Inside a Lake Michigan ice rescue

Ice rescue simulation

GRAND HAVEN, Mich. (WOOD) The sight of the Great Lakes covered in ice is particularly enchanting — but that ice is dangerous.

Great Lakes ice coverage is higher now than it was at this time last year. As of Sunday, total ice coverage was at 84 percent compared to 67 percent on Feb. 22, 2014.

Building lake ice often draws people to the shore.

Lt. Clint Holt of the Grand Haven Police Department says just because there is a lot of ice, doesn’t mean it’s safe. Piers are very slick this time of year, often coated with layers of ice.

Holt said if someone were to fall off of a pier into the icy water, it would be impossible for them to get out alone. With weather conditions like we’ve seen so far this February, Holt says, a person would reach hypothermia inside an average of 15 minutes.

If conditions are too rocky, rescuers may not be allowed into the water to rescue someone out.

If you see someone fall in to the water, call 911. Do not try to rescue them yourself. Frequently, untrained good Samaritans end up causing a bigger problem, Holt said.

“Sometimes they fall in, and then we have two people we have to save,” he said.

The best advice is to stay off the ice completely.

How to get out of freezing water

A fall into Lake Michigan will likely require professional assistance. It is much easier to self-rescue from an inland lake. Here are the best things to do after first falling in:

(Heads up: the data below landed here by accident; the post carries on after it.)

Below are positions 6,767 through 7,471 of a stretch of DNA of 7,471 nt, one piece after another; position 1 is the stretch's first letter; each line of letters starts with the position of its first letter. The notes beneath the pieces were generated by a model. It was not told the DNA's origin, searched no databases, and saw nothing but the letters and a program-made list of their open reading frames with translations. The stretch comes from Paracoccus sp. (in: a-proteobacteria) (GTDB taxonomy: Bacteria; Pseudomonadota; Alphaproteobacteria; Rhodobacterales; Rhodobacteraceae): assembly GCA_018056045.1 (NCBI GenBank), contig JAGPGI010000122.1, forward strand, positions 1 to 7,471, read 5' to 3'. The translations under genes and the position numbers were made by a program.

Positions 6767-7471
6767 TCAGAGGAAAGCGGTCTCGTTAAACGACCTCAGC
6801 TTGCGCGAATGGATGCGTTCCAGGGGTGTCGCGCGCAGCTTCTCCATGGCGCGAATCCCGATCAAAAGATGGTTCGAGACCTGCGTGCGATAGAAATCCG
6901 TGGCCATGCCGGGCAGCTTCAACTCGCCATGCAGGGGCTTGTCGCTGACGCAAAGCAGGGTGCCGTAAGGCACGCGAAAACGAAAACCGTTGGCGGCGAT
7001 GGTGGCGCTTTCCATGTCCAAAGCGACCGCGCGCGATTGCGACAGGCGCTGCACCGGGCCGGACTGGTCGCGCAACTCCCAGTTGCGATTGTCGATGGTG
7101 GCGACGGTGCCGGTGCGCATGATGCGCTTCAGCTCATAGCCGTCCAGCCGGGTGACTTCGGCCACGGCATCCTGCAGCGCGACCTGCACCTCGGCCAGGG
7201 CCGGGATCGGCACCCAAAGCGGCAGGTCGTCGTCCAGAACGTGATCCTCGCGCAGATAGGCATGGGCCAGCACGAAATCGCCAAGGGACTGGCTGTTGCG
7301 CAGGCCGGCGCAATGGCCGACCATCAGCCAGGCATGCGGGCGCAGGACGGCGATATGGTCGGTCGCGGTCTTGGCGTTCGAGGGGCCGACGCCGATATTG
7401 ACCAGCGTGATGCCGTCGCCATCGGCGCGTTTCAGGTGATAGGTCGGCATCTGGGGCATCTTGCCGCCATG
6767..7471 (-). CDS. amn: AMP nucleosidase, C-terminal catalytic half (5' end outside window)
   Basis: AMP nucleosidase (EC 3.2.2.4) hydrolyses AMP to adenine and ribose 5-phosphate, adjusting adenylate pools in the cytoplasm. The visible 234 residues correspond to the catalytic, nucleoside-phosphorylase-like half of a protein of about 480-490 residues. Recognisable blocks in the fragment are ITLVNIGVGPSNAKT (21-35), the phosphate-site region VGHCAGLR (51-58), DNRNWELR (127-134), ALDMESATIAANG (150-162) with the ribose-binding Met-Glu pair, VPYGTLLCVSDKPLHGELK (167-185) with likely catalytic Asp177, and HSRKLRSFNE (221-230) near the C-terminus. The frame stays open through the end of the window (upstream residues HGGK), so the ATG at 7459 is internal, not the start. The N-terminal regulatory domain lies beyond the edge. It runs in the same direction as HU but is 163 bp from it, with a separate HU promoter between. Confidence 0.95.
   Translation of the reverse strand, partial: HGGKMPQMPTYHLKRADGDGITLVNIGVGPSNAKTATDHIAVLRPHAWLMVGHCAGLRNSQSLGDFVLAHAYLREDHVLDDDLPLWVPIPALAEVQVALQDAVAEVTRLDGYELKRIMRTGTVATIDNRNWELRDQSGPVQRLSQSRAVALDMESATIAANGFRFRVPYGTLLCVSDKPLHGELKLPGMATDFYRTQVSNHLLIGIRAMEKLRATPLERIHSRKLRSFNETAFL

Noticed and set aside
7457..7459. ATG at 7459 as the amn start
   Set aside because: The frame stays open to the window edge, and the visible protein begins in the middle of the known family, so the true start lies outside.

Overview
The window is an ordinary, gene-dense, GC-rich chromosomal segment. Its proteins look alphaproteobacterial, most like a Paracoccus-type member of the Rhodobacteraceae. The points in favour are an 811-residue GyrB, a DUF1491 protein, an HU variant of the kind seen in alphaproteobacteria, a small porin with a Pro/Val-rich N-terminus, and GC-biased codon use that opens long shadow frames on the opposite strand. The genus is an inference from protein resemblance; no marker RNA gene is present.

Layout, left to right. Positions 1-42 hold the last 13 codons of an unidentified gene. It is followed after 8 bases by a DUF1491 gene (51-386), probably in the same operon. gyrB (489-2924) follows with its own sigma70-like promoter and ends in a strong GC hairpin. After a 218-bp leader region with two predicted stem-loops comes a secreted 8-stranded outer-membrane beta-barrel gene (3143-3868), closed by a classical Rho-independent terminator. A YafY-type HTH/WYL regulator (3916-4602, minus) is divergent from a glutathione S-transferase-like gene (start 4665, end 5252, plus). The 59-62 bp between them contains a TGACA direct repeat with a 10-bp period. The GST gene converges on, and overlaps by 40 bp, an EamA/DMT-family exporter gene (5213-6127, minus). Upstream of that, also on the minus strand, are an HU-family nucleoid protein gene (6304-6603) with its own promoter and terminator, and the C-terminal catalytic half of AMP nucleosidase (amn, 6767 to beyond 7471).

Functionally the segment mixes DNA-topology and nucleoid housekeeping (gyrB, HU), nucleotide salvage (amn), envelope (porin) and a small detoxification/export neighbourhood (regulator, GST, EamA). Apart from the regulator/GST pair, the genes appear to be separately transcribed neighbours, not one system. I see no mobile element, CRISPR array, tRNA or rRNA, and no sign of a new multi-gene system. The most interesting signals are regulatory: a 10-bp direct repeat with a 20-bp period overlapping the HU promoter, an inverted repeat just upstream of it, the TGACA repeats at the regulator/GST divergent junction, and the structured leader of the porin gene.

• Call for help.
  • Stabilize your breathing.
  • Get close to the ice shelf, and spread your arms flat out on the top of it.

At this point you, can use ice awls, if present, to grab hold of the ice. Here is how to get out of the water:

  • With your arms on the ice shelf, let your feet float up behind you.
  • Use your feet to kick hard, and your arms to pull yourself onto the ice.
  • Roll away from the edge, don’t stand until the ice is safe.

If you can’t get out of the water, these steps will help stave off hypothermia:

  • Don’t struggle. The water around you is warmed by your body, so struggling pulls more cold water in.
  • Don’t strip. Winter clothes won’t weigh you down. Rather, they will insulate your body better than less layers of clothes.
  • Don’t panic. Conserve your breath and stay by the ice shelf.

Once you get out, it is important to do the following:

  • Don’t stand on the ice until it is stable. Roll or crawl to distribute weight.
  • Don’t stay in cold, wet clothes.
  • Don’t pour hot water on your body. This can cause burns and cause cold blood to rush back to the heart, which can cause a heart attack.

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